Beautiful as it looks, Rolls-Royce made a huge gamble when it designed the Sweptail.
Take a good long look at the custom Rolls-Royce Sweptail. It's pretty right? Well enjoy it while you can because chances are slim that Rolls-Royce will ever make a car like this again. Oh it's open to building more one-off coachbuild specials alright, at least according to what Giles Taylor, Rolls-Royce's director of design, told Autocar, but shake that proverbial magic 8-ball after asking if the company will build your own eight-figure cruising vessel and "outlook not so good" is likely to come up.
In all fairness to Rolls-Royce, the Sweptail project was monumental, taking four years' time and, with an estimated price of $13 million, giving the coachbuild the status of being the most expensive new car ever sold according to CEO Torsten Müller-Otvös. But the risks may not have been worth it. "We will probably never repeat the level of involvement we had with a customer for this car ever again, not because we don't want to, but because it's always fraught with risk that someone may misinterpret the end goal. It's a risk you might end up with something that doesn't fit the brand, or suit the customer," said Taylor. By no stretch of the imagination, Taylor suspects more customers to ask for their own custom Rollers after the Sweptail's debut.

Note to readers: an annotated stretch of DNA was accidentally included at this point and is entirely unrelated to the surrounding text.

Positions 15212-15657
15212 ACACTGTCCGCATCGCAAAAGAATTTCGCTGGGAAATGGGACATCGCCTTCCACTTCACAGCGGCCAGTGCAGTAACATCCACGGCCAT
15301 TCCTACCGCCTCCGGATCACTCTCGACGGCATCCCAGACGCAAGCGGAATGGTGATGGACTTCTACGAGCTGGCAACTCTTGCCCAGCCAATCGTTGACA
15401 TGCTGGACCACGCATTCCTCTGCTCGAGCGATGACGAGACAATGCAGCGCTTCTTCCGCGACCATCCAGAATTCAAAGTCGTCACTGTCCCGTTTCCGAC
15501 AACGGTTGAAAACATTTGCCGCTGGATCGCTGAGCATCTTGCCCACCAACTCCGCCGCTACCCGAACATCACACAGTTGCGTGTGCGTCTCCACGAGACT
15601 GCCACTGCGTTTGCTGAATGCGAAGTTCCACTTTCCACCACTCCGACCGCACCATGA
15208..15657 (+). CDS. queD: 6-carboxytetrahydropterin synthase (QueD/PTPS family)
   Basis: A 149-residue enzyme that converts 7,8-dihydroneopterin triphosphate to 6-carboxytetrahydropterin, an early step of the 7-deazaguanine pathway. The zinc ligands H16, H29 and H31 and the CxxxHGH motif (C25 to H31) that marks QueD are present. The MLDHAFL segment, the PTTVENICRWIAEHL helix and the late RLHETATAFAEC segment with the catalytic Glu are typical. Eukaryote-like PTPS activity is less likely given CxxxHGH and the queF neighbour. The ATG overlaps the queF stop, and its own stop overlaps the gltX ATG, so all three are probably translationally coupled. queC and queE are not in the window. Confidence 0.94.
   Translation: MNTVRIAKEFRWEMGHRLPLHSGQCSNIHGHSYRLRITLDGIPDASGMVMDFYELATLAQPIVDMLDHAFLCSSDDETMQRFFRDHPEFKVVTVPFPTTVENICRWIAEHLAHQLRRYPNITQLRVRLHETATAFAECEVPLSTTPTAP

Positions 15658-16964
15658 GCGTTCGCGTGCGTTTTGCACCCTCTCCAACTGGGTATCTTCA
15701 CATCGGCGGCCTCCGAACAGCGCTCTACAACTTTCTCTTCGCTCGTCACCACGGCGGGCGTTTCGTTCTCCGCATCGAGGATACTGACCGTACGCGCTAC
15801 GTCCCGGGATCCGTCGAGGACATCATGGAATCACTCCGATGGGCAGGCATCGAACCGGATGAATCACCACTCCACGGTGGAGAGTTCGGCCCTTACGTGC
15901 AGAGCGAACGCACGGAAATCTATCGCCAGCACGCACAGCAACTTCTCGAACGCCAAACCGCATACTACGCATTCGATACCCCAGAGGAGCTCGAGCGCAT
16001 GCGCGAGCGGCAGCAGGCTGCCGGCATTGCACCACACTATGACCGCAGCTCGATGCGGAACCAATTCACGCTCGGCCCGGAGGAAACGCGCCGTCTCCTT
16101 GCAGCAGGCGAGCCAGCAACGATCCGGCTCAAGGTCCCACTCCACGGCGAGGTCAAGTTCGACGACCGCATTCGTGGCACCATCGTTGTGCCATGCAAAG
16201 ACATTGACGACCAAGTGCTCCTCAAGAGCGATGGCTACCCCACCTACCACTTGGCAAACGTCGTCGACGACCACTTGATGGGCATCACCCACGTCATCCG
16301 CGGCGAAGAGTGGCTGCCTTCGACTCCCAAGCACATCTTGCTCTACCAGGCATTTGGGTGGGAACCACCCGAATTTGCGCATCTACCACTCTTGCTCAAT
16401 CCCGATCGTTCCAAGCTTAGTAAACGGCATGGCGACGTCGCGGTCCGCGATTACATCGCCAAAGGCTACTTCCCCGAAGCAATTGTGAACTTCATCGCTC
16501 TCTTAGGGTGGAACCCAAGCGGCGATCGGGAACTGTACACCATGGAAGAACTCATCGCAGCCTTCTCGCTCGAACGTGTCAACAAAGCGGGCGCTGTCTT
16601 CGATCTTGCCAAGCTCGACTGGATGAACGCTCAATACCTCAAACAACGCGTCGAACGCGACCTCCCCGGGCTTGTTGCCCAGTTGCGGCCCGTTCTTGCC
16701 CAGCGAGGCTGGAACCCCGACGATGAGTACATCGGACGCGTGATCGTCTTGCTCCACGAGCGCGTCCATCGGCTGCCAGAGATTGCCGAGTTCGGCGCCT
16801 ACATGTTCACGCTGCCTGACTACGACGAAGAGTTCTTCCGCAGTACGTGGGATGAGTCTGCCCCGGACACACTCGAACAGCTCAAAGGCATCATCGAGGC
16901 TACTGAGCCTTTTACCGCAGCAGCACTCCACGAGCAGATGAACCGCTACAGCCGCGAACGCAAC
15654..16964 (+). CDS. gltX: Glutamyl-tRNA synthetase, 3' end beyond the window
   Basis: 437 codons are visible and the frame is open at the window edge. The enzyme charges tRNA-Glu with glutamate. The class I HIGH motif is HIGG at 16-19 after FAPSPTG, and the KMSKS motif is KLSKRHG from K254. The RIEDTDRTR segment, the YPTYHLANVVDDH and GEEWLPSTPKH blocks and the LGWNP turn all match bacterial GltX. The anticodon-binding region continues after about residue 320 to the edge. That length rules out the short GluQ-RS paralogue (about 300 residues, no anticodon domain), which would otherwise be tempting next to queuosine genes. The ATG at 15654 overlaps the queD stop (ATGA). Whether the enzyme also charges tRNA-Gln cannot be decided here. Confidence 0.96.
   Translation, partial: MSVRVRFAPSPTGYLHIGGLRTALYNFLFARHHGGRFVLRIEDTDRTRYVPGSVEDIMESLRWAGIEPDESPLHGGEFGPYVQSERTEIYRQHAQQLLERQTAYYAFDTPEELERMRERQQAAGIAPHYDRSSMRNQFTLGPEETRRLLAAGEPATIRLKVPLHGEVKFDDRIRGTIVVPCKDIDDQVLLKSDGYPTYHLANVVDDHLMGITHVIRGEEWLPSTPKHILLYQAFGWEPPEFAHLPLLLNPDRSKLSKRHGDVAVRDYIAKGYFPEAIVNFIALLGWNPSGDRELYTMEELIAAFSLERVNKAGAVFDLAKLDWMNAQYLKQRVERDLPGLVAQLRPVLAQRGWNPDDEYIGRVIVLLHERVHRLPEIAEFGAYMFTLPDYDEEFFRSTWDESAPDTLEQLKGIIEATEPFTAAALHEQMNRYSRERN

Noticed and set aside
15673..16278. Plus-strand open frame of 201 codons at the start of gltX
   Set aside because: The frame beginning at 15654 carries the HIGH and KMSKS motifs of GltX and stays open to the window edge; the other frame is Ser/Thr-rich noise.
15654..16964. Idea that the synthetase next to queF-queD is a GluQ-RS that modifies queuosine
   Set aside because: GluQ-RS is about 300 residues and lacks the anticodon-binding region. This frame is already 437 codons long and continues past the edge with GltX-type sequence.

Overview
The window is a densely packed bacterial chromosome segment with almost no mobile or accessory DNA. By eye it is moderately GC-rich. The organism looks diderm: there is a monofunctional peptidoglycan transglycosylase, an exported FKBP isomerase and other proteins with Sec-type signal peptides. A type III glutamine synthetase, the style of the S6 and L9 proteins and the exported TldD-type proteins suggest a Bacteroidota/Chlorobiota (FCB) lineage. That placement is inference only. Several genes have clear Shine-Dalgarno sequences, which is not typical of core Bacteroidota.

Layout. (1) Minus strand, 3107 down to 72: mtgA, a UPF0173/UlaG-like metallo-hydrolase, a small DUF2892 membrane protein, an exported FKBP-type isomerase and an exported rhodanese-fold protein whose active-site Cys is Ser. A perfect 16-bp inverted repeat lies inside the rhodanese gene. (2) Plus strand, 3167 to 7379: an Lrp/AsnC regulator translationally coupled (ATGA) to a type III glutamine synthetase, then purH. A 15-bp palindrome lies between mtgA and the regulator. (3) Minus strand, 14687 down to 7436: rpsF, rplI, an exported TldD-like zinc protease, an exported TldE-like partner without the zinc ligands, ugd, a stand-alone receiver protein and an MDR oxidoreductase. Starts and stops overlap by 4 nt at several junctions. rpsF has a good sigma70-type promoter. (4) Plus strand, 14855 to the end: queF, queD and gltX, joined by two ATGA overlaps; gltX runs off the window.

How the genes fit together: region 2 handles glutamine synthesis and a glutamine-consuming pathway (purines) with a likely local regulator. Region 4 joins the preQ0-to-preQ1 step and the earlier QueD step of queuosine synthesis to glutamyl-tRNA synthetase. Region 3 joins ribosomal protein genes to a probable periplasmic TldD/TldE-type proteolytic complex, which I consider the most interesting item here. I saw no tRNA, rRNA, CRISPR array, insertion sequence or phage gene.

These customers won't be entirely let down because Rolls-Royce does foresee a future in coachbuilding, a strong one actually. It's just that this time around, the customer won't be involved and the car will be purely Rolls-Royce from beginning to end. "We may pro-actively offer coachbuild cars in the future, where we create the project and then sell the one-off nature to a customer. That's an idea, not a plan, but it's something we could do," said Taylor. CEO Müller-Otvös thinks that bespoke Rolls-Royce models are a given since demand seems to be far away from drying up. Part of the problem is that the architecture underpinning current Rolls-Royces makes it tough to build these one-offs in a way that they are compliant with modern safety standards.
New platforms from Rolls-Royce should eliminate that headache. "Our decision is to go to a spaceframe, aluminum-only architecture, and that technology, in principal, allows for us to do stuff like that," said Müller-Otvös. "But it needs a bit more investigation. I don't want to over-promise to customers and under-deliver. Let's put it like this: why not?" "Why not" embodies our thoughts exactly because, well, just look a the Sweptail and try not to get lost in its stoic steely gaze. So pop more champagne and ask the butler for another round of caviar, whatever you gotta do to stay excited, because more stunning Rollers should arrive in the coming years styled by the masters at Rolls-Royce and no one else.